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December 7th, 2007:

Filing news: Sherrie Matula

Sherrie Matula, who gave Rep. John Davis a run for his money in HD129 last year, is back for an encore. Here’s her press release:

Sherrie Matula, long-time educator and community activist, announces today her candidacy for State Representative District 129. Matula is committed to improving the community’s economic health and vitality and will focus her efforts on: fighting for better public education; addressing environmental concerns impacting quality of life; and providing relief from the skyrocketing cost of living in Texas.

Matula’s passion for public education stems from her years as a science teacher and advocate. Having lobbied on the state and federal level for public schools, she brings an in-depth understanding of the problems facing school districts and can provide smart solutions to public school financing. “Our educational system is part of the infrastructure of the community,” states Matula. “The quality of our schools directly impacts our quality of life and economic viability. We need effective legislation to ensure adequate funding and strategic improvements. An investment in education is an investment in our future.”

From years of active community involvement, Matula knows the people of the district. She shares their concerns and she understands the complexities of the issues impacting the community. Both a leader and a doer, she has the critical thinking and analytic skills to develop and enact smart solutions.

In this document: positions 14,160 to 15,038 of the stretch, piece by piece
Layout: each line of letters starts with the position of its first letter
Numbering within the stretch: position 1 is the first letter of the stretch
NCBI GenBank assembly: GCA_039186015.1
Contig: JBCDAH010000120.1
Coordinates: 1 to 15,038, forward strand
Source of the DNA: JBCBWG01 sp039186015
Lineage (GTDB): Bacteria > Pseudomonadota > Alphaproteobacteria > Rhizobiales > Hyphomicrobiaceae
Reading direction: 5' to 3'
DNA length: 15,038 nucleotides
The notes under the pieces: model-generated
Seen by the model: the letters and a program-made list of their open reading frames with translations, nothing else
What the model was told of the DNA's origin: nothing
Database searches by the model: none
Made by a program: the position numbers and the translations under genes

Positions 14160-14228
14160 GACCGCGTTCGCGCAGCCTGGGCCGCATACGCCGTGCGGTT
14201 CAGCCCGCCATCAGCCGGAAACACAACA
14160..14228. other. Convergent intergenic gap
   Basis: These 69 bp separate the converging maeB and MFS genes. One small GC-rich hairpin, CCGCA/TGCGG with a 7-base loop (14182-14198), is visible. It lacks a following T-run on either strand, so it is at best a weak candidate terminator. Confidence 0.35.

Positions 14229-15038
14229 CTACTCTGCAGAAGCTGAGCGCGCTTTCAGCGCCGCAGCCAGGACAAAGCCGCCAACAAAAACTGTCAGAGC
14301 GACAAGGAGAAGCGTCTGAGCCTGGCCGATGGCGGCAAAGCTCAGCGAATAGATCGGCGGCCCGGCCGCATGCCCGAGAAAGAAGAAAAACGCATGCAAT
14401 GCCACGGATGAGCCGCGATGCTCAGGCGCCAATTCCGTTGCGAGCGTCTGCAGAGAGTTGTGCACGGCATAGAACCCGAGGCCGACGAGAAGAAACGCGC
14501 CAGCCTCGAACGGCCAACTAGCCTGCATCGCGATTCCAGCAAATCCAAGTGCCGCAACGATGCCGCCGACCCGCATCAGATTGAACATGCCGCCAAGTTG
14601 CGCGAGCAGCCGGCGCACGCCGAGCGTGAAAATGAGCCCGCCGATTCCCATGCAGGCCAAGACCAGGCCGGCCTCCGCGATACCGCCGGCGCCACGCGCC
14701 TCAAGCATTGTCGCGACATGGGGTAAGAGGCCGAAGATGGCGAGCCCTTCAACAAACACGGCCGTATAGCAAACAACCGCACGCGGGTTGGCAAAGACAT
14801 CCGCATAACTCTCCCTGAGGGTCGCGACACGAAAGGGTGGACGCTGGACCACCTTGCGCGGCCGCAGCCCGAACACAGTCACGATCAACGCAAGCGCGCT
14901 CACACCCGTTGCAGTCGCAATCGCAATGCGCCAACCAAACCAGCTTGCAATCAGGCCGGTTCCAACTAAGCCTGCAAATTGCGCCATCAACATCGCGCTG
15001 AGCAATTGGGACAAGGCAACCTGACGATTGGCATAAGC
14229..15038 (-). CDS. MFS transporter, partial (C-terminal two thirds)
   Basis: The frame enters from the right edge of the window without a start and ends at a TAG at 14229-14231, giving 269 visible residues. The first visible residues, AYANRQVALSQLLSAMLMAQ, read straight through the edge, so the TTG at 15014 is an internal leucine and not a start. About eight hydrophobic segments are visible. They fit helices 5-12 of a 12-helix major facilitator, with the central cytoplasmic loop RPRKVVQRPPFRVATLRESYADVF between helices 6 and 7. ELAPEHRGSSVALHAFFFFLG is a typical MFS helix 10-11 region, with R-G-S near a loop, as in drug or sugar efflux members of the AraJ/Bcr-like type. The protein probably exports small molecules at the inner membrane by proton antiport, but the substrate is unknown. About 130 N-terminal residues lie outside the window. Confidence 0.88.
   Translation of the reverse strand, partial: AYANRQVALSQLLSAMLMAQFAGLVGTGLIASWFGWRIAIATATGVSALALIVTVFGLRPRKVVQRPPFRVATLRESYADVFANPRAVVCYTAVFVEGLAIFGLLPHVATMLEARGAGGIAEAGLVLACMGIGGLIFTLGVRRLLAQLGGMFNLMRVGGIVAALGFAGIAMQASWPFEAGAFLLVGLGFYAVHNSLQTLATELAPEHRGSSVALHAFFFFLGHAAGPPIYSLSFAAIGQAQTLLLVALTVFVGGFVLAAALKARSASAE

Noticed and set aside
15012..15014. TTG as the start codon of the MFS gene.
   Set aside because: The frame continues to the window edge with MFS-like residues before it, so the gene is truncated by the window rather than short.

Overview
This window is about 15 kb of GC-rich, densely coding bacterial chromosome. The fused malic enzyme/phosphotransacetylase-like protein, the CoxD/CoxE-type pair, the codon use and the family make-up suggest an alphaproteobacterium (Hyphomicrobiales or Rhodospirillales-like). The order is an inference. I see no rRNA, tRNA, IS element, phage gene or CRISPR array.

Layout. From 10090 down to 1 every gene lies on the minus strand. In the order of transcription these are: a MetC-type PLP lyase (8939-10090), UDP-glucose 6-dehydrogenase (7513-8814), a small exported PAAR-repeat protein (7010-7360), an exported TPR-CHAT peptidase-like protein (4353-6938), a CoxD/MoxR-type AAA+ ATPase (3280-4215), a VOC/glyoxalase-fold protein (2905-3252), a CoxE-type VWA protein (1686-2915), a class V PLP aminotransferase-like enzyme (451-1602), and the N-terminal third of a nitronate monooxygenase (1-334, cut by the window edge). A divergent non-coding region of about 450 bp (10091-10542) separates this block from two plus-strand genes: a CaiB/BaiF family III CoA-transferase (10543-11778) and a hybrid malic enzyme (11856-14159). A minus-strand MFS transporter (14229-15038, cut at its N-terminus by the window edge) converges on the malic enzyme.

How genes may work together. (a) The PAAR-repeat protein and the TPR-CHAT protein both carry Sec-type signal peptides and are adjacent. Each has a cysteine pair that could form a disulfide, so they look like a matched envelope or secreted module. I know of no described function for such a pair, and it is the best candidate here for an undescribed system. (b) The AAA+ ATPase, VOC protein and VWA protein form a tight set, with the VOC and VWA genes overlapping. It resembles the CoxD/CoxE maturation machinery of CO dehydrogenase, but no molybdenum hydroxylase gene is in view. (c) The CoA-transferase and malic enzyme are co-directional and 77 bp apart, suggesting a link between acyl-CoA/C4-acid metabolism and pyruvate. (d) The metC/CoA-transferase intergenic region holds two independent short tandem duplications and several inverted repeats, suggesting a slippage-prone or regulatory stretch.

“I am encouraged by the support I already am receiving throughout the district” says Matula. “It’s time for change. The people want a representative who will listen to them and fight for their interests. Texas voters want action, and they are interested in seeing the results that I can deliver.” Matula captured over 42% of the vote when she ran for the office in 2006, demonstrating her appeal to voters interested in seeing a change in leadership.

“Sherrie has the education and experience to bring about positive change and smart representation in government,” states Matula’s campaign manager, Martha Griffin, who was instrumental in Melissa Noreiga’s successful bid for a seat on Houston’s City Council. “Sherrie’s amazing support throughout the district demonstrates a community tired of the current government and seeking a change. Her knowledge of the issues combined with her dedication to the community makes her the smart choice for State Representative.”